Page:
Tax Changes Result in Business Migrations
FORT LAUDERDALE, FL—Changes in corporate real estate taxes and deductions of state and local taxes (SALT) have created a challenging dichotomy between high-tax states such as New York, New Jersey, and Illinois, and low-tax states like Florida and Texas.
Florida received more moves than any other state last year, and New York’s outflows to Florida were the highest with 63,773 people migrating, according to data from the US Census Bureau. Texas has also been the recipient of recent corporate moves with Toyota, opening its North American headquarters in Plano in 2017, McKesson Corp., the US’ largest pharmaceutical distributor, relocating its headquarters from San Francisco to Irving in April 2019 and Altair Global, a provider of relocation and assignment program services, planning to move its global headquarters to Frisco by Fall 2019.
“The changes in SALT deductions have absolutely led to a major influx of people and businesses to Florida from high-tax states, especially from New York,” says Eric Rapkin, Real Estate Practice Group Chair with Akerman LLP, who is based in Fort Lauderdale. “This has led to an uptick in transactions for all property types,” he tells GlobeSt.com. “There is no doubt that at least at this point, Florida is a major winner from the 2017 Tax Cuts and Jobs Act.”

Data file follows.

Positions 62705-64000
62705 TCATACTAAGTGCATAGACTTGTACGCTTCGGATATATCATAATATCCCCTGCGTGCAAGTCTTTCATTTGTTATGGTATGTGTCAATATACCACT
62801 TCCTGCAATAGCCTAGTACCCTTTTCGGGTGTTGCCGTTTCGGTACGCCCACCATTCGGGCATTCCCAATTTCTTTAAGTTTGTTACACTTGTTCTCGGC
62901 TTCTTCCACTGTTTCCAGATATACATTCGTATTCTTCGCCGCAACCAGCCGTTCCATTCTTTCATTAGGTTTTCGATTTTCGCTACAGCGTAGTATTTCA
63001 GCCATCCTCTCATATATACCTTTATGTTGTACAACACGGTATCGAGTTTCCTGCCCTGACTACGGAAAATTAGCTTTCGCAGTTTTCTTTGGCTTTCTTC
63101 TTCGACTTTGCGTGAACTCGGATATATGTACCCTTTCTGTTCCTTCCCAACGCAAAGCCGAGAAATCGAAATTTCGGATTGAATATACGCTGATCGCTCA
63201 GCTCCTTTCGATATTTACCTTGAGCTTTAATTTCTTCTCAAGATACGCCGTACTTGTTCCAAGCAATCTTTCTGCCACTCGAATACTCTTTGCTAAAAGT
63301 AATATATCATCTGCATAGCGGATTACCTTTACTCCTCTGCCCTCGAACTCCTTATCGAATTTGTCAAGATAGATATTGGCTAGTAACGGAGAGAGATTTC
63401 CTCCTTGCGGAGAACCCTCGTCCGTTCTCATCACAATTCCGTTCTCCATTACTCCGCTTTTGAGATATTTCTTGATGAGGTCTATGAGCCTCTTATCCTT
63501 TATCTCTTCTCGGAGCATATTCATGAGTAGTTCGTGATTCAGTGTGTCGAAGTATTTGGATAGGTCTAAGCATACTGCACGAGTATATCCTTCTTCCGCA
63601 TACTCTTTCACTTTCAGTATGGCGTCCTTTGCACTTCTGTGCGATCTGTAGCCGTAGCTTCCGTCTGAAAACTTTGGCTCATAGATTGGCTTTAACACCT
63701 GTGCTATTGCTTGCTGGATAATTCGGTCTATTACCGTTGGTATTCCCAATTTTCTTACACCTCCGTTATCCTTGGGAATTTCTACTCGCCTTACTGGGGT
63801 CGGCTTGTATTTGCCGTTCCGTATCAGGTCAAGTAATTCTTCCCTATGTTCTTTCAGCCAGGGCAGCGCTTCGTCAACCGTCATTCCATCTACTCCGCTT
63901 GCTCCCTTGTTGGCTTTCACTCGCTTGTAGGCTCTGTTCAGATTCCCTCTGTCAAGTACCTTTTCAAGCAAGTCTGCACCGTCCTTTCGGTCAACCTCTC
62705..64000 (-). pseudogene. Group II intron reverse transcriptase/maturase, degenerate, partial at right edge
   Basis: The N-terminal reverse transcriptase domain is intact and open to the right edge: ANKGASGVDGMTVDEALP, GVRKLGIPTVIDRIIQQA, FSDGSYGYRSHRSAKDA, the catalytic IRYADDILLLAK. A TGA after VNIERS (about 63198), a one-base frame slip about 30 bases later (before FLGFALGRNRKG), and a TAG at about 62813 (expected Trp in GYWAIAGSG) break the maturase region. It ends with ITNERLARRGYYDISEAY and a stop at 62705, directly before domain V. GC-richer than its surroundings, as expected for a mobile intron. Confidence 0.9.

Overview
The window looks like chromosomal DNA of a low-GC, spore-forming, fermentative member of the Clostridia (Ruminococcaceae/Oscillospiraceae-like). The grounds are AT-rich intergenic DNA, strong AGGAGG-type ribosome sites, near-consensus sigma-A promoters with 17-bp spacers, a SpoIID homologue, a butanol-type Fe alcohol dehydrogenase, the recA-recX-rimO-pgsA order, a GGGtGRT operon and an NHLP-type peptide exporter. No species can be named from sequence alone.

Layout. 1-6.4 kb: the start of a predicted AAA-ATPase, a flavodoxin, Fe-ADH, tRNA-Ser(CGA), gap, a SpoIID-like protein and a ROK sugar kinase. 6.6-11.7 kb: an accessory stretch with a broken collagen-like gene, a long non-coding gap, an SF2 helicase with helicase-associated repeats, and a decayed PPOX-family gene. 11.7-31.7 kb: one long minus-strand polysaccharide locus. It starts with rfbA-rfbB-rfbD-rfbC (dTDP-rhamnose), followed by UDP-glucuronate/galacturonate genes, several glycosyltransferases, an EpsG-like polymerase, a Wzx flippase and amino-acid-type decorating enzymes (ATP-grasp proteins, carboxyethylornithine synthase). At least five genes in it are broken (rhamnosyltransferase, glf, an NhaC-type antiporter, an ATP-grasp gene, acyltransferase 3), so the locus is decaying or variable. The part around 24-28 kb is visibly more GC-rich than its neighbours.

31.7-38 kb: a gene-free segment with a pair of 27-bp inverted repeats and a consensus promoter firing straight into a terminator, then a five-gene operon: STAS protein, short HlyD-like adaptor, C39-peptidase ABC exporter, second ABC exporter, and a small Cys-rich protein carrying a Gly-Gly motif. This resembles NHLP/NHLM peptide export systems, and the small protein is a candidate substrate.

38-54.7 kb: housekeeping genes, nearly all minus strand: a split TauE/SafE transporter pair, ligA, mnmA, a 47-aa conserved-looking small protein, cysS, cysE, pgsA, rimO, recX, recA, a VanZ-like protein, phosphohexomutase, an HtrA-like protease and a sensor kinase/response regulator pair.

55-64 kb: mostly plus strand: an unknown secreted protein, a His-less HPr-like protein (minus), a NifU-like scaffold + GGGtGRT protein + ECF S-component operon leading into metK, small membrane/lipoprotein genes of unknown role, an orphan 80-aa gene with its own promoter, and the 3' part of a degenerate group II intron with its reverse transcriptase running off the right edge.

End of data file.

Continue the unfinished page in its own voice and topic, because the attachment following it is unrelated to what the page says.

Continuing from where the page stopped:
Even if a corporation or organization in a high-tax state is unsure of making a headquarters move, due to the disparity in cost of living and income tax variables as a result of the 2017 Tax Cuts and Jobs Act, it is incumbent upon the leadership of these corporations and organizations to meaningfully examine the financial benefits that would accrue to its constituents (shareholders, employees, etc.) from a relocation to low- or no-income tax states like Florida and Texas, Rapkin adds.
“While there certainly are many other factors involved, besides financial, that must be examined in any type of headquarters move (climate, education, proximity to airports, etc.), the disparity in cost of living and income tax variables as a result of the 2017 Tax Cuts and Jobs Act cannot be ignored,” explains Rapkin.
In response, high-tax states have been challenging the 2017 Tax Cuts and Jobs Act in court. For example in 2018, New York, Connecticut, Maryland, and New Jersey filed a lawsuit against the Trump administration challenging the constitutionality of the cap on SALT deductions. More recently, a lawsuit was filed by New York, New Jersey, and Connecticut in connection with “workarounds” that these states tried to enact but were blocked by the federal government.
“Anecdotally, I have also heard that if a wealthy person elects to relocate from a high-tax state to Florida, it is virtually guaranteed that the high-tax state will audit the taxpayer, presumably in an effort to have the resident re-think any sort of move,” says Rapkin.
In Rapkin’s opinion, unless there is further change to the tax laws relating to SALT deductions, whether due to court decisions or due to change of control in Congress, this migration trend will continue for the foreseeable future.